Microbats and bat boxes

A recent article caught my attention in the Australasian Bat Society (ABS) Newsletter, Number 43, Late 2014 by Robert Bender, Stephen Griffiths and Lindy Lumsden titled Bats breeding in Melbourne roost boxes. The Batting4Bayside project in Bayside is busy making bat boxes and planning to monitor them as our local residents put the bat boxes up in their own gardens. The three species mentioned in the article have all been identified from Bayside too. I thought you might be interested to know what has been happening over the last 20 years at the prime Melbourne study sites of Organ Pipes National Park and Wilson Park, East Ivanhoe.

At the Organ Pipes National Park bats were found in several boxes in late 1994. During those early years only Gould’s Wattled Bats (Chalinolobus gouldii) were found breeding in the boxes. Large Forest Bats (Vespadelus darlingtoni) began using the boxes as breeding sites in the late 1990’s, although less regularly. After 6 years the first White-striped Free­-tailed Bat (Austronomus australis) first appeared and varied in numbers over the next decade. Large numbers were found in October and December, peaking in April after the end of the breeding season. It is interesting that in one box were mixed pregnant, lactating and non­breeding plus 2 adult male White-striped Free­-tailed bats, plus one adult male Gould’s Wattled Bat.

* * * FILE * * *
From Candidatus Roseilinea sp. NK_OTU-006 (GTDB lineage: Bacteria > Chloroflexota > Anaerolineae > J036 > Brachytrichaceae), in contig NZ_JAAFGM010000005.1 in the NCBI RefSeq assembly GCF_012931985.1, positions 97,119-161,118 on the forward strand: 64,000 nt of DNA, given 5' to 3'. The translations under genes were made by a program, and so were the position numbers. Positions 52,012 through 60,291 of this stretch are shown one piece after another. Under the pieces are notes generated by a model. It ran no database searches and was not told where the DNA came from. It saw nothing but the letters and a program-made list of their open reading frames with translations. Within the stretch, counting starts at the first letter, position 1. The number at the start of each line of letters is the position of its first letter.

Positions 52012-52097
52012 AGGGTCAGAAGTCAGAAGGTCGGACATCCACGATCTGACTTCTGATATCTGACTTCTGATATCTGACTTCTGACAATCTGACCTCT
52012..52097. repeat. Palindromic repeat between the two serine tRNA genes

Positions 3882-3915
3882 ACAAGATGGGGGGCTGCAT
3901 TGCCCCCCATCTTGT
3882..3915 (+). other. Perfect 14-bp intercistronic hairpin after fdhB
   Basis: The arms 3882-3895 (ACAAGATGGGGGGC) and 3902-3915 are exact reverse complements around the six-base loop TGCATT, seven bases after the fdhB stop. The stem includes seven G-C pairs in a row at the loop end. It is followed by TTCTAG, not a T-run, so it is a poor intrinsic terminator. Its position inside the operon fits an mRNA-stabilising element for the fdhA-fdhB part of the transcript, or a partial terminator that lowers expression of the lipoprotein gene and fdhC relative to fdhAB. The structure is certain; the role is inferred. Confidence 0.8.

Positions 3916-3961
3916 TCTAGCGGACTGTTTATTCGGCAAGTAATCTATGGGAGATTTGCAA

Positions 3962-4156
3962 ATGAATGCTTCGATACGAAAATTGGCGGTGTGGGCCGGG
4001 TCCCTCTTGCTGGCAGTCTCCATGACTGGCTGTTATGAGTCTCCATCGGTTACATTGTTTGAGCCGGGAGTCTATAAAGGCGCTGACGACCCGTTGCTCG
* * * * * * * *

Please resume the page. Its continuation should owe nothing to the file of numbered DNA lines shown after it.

The much later commencement of the Wilson Reserve Bat Box Project on the north side of the Yarra in February 2005 showed similar species variation to the first site. Following Gould’s Wattled Bat were Eastern Broad­nosed Bats (Scotorepens orion) generally found in ones and twos, peaking in February with smaller numbers in early spring and early summer.

I find it fascinating that microbats are gregarious enough to mix so closely with another species as described at Organ Pipes N.P.

To date the above study group, which set up another colony approximately a kilometre away from the Wilson Reserve, had found only one instance of movement between such colonies. The suggestion is a possible migrant dispersing from its birth colony elsewhere may have moved between the two colonies.

Friends of Native Wildlife Inc. have bat boxes available (contact at info@bayfonw.org.au). You are welcome to join a working bee to support making and/or monitoring the boxes with our endoscope provided by the Norman Wettenhall Foundation.

Elizabeth Walsh